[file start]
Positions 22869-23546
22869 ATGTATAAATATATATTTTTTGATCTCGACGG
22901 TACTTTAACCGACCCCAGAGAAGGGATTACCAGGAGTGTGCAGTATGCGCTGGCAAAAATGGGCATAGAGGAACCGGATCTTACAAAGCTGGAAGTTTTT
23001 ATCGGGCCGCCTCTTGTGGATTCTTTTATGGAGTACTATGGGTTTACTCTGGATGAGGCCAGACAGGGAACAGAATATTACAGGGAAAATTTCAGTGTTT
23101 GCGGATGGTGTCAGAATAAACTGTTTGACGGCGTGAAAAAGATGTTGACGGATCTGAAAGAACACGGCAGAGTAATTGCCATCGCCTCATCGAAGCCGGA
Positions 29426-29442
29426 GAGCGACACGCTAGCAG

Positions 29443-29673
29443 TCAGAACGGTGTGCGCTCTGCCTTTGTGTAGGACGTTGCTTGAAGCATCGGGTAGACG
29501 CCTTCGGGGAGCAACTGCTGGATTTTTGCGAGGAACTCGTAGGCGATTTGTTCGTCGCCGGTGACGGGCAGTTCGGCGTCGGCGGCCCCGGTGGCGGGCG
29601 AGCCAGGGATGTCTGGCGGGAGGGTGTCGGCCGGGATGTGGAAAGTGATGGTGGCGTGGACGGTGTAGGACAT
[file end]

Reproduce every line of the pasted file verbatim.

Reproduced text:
Positions 22869-23546
22869 ATGTATAAATATATATTTTTTGATCTCGACGG
22901 TACTTTAACCGACCCCAGAGAAGGGATTACCAGGAGTGTGCAGTATGCGCTGGCAAAAATGGGCATAGAGGAACCGGATCTTACAAAGCTGGAAGTTTTT
23001 ATCGGGCCGCCTCTTGTGGATTCTTTTATGGAGTACTATGGGTTTACTCTGGATGAGGCCAGACAGGGAACAGAATATTACAGGGAAAATTTCAGTGTTT
23101 GCGGATGGTGTCAGAATAAACTGTTTGACGGCGTGAAAAAGATGTTGACGGATCTGAAAGAACACGGCAGAGTAATTGCCATCGCCTCATCGAAGCCGGA
Positions 29426-29442
29426 GAGCGACACGCTAGCAG

Positions 29443-29673
29443 TCAGAACGGTGTGCGCTCTGCCTTTGTGTAGGACGTTGCTTGAAGCATCGGGTAGACG
29501 CCTTCGGGGAGCAACTGCTGGATTTTTGCGAGGAACTCGTAGGCGATTTGTTCGTCGCCGGTGACGGGCAGTTCGGCGTCGGCGGCCCCGGTGGCGGGCG
29601 AGCCAGGGATGTCTGGCGGGAGGGTGTCGGCCGGGATGTGGAAAGTGATGGTGGCGTGGACGGTGTAGGACAT